My love affair with the Vespa began -- I've always wanted to use that line -- pretty simply. I'd seen them in a bunch of old movies and all over the place down in my old home of Southern California, but buying an old Vespa that's in pretty good shape is quite a financial hurdle and fixing one up is a hurdle of a whole different height. Since I have neither the means nor the mechanical aptitude, it took a friend of mine to turn me on to the new production Vespas by Piaggio.
The model that I settled on was the ET4. The price tag is about $4,000 on this 150cc model, with a stated top speed of 65 mph. The ET2 is the smaller two-stroke 50cc model. It tops out at around 35 mph and can be had for about a $1,000 less. Standard on both models is an automatic transmission. They represent a huge change over the original Vespa scooters. While there is a certain feel that comes with a manual transmission, it is pretty nice to be able to ride without having to focus on the tachometer. And the transmission is so smooth that shifting is almost imperceptible.
Advances in technology since the 1960s, '70s and '80s like better disc brakes, an electronic starter and improved body materials give the new Vespas a definite edge in performance. Vespas have always been known for their design. and Piaggio has done a great job in maintaining the Vespa style with an updated body contour. The ET4 is slightly sleeker than its predecessors, with a few more niceties. It features a helmet storage compartment under the seat (with room to spare) and a glove compartment spacious enough for at least two pairs of gloves. There are also several plastic body panels that can be swapped out for multi-toned schemes.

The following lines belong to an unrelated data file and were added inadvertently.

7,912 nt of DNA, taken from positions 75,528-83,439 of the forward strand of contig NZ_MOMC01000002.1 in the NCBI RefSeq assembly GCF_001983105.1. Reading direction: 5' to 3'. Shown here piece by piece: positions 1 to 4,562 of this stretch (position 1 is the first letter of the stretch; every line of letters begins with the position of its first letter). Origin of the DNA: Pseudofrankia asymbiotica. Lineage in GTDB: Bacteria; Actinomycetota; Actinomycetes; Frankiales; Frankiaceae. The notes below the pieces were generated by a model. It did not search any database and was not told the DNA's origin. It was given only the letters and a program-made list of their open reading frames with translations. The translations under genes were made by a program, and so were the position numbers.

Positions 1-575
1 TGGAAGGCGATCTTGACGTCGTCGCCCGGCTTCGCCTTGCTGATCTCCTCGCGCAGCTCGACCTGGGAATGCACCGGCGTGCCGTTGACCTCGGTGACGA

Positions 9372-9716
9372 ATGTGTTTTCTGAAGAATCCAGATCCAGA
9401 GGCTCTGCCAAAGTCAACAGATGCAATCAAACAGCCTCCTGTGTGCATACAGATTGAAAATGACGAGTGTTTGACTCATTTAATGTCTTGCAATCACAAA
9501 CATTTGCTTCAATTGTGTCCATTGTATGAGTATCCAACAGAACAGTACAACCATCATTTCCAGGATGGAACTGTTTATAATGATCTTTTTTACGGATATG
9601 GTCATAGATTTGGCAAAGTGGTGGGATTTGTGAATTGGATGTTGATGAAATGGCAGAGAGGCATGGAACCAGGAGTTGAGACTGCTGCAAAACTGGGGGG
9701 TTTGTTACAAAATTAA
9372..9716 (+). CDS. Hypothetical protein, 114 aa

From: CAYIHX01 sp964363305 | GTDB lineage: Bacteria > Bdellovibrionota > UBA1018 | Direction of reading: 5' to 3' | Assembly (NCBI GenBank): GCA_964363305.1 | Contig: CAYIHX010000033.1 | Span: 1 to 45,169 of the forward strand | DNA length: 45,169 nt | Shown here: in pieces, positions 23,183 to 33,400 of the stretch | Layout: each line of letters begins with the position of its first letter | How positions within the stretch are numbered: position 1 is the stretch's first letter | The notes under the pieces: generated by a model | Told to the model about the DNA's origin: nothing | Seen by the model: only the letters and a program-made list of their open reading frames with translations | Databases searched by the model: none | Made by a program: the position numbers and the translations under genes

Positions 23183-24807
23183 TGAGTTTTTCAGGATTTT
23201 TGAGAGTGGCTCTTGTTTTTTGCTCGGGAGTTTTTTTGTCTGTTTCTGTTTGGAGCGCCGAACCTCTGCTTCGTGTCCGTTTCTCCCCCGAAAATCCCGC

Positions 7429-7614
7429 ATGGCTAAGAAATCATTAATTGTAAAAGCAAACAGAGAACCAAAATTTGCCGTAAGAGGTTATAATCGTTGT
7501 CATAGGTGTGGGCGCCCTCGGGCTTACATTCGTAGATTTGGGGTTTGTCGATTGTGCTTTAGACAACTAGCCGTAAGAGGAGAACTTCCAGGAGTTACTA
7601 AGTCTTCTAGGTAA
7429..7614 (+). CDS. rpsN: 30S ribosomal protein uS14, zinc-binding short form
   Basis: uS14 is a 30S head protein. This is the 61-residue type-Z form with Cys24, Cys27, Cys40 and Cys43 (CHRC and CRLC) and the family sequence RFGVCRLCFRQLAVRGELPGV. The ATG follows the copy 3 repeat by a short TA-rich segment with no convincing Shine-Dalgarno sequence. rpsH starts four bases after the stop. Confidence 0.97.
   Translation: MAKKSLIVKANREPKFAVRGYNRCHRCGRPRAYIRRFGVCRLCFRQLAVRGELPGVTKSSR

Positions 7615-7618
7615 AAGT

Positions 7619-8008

Having been a car owner most of my driving life, I thought this would be an indulgence strictly for weekend rides. But soon I realized that since this machine can easily do 65 mph and because it's quick off the line, I can keep up with any of the cars on the road. (In most cases, I can get there faster.) And with gas prices as they are, 40-60 miles to the gallon is a great incentive to leave the Hummer at home. Speaking of being economical, my insurance is only about $230 per year. Other advantages: Never a shortage of parking (don't be afraid to park it in the bicycle stalls), lane sharing, no need for AC, and chicks dig it (at least I hope so).
The $4,000 base price is exclusive of any custom colors or chrome accessories (www.vespa.com). The price may seem steep, but the Vespa is one of the few scooters in production with this level of speed, engine size and overall quality. Having been a Vespa owner for a couple of years now -- my first ET4 was totaled by a good friend of mine ... don't ask -- I've enjoyed the freedom that comes with only having to fill up my 1.5-gallon tank once a week, parking wherever I please, and being a member of a somewhat elite club. Vespa owners carry with them a certain sense of pride in being part of a legacy that has been around since the early 20th century. The Vespa tradition shows every sign of continuing to scoot right along.